I was once invited to a recruiting event by palantir (it was in Israel) where I noticed a bunch of good looking women talking up other people. The weird thing was they were all dressed practically the same, wearimg a small black dress. Now, this event wasn't formal or anything, so I gathered that they were 'atmosphere models'. That was a very weird experience , to think that someone paid for pretty women to have human interaction with me. I don't get how this passes as a good idea. 
Later I found out the organizer was a woman, so bizarre. Silicon valley is weird.

I'd feel incredibly akward turning up to a works party and there's models there who were basically being paid to pretend they want to talk to me.

It's just awful and sad.

This would actually freak me out, I would probably need to leave immediately once I understood what was happening.


Like joining a soccer game and finding out half the other team was hired to let you score goals -- not a very stimulating experience if you ask me.

What would be the analogous of scoring goals in the context of a work party with coworkers? Also, I think it would be a bit exaggerated to freak out and leave. Although maybe I'm imagining the situation differently to how it was.

Since you didn't get the analogy: I don't find it enjoyable to converse with people who are paid to deceive me, especially if I find out about it after the fact. I wouldn't mind it as much if the models were clearly identified as such so that I could either avoid them or engage with them knowing full well what's going on. I am shocked you find this surprising.

My bad, I didn't know they were meant to pass as guests! I imagined they would be clearly identified. I agree it's a very uncomfortable situation.

They arent there for you, they are there for the entertainment of the organizer because of their bubbly personality which only works because of their physical attraction.

They will also be entertaining to the guests.

Many models are equally as excited about your tech company and the tech sector. You might find a few of them more interesting than your coworkers.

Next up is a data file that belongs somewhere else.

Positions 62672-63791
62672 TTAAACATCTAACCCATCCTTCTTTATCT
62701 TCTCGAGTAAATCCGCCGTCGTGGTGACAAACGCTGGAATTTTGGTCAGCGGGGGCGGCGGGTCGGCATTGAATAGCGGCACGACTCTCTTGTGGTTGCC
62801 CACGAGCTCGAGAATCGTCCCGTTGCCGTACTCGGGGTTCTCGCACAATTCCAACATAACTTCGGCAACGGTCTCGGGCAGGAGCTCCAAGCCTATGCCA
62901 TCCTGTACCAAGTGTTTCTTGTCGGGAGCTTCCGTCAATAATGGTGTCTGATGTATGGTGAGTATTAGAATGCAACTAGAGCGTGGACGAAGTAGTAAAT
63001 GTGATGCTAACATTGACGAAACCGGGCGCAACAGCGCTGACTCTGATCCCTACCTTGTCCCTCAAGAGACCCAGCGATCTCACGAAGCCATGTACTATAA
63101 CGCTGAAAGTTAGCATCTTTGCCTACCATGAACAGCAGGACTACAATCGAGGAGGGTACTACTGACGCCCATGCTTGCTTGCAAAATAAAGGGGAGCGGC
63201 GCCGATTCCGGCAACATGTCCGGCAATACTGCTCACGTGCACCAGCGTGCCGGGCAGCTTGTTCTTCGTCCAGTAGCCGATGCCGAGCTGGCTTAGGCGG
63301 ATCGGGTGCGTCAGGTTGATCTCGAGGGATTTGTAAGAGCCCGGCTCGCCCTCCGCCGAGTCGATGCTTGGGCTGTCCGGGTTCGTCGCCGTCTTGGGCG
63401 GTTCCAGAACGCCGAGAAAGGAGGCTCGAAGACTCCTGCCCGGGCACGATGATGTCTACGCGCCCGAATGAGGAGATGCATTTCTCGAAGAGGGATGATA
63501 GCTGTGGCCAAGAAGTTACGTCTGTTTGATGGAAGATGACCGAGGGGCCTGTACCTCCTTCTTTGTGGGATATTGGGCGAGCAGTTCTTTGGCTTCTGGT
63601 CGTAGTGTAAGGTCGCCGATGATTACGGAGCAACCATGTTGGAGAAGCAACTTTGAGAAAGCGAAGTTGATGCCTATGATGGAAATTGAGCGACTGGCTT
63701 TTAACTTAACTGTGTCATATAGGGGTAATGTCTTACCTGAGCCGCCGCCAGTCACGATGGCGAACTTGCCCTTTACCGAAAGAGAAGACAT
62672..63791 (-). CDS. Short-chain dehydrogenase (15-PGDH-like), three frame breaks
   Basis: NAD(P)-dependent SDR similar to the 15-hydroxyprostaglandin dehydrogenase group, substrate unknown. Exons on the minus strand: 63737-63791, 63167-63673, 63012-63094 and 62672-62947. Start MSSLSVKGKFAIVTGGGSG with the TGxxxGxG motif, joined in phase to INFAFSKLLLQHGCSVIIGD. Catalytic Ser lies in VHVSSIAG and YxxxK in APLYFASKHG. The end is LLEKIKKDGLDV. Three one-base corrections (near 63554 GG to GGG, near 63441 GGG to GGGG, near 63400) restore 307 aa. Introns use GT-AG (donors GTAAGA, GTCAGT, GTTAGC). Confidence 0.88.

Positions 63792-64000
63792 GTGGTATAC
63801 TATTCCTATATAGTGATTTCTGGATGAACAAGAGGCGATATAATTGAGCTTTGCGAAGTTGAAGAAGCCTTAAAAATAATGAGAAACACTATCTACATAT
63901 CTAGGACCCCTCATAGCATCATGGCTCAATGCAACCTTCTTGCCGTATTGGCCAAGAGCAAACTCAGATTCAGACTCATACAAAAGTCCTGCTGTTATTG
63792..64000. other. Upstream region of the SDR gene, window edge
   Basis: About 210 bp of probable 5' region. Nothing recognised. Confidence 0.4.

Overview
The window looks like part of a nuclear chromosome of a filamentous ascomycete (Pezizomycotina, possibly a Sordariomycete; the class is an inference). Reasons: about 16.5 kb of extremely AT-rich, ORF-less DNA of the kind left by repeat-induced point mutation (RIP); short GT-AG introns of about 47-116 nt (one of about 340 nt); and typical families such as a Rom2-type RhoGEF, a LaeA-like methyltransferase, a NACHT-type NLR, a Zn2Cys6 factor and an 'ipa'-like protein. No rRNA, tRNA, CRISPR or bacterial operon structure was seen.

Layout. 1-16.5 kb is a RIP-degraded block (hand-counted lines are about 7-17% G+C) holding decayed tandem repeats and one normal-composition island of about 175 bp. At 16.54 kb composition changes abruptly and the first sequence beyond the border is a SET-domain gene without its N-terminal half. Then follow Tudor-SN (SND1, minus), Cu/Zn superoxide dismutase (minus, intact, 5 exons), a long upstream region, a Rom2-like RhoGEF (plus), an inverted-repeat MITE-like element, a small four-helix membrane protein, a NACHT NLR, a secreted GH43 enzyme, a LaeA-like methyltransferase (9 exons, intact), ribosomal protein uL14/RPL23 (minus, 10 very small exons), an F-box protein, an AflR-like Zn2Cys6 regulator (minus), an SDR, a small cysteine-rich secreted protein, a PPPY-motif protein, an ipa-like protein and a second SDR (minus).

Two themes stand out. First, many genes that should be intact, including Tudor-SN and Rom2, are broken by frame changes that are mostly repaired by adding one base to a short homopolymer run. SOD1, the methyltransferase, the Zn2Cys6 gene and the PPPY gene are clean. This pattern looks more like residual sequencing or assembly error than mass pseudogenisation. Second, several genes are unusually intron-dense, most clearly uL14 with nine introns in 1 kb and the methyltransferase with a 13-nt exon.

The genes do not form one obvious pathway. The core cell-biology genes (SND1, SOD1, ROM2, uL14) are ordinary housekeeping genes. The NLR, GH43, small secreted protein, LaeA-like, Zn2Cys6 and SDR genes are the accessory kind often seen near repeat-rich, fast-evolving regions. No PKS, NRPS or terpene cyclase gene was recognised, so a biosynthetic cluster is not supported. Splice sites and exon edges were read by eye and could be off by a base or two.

Huh. Seems like a better way to do it would be to just invite / hire a BUNCH of artists. No need to pretend; support an important part of why the Bay is the Bay, and expose your peeps to people they might not otherwise meet.

The cool underground artists that made the bay what it is can't afford the bay anymore

I doubt very many artists would be interested in spending their night having awkward forced interactions with random brogrammers and Kalanicks at a corporate christmas party. There's a reason these companies have to pay women to show up and pretend to be interested in what their employees have to say.

> awkward forced interactions

Then you're "doing it wrong". Pay them to bring their art. Include them in the party (whatever degree of free drinks / food / access everyone else gets). Tell them that if someone's being a dick, they can feel free to be a dick right back.

Teach your people that no-one else is responsible for their happiness.

Invite D level celebrities like sci fi authors, tech blogger, or video game creators! Even Youtubers!

Most models are artists, not sure why you want the convoluted impractical version.

> Most models are artists

This is fair!

> convoluted impractical version.

I don't understand.

That's a brilliant idea!

During the dot-com boom in Atlanta back in '99-'00, agencies and, to some extent, startups around the city were known for hitting the strip clubs for client meetings. It was pretty rife out there within the industry.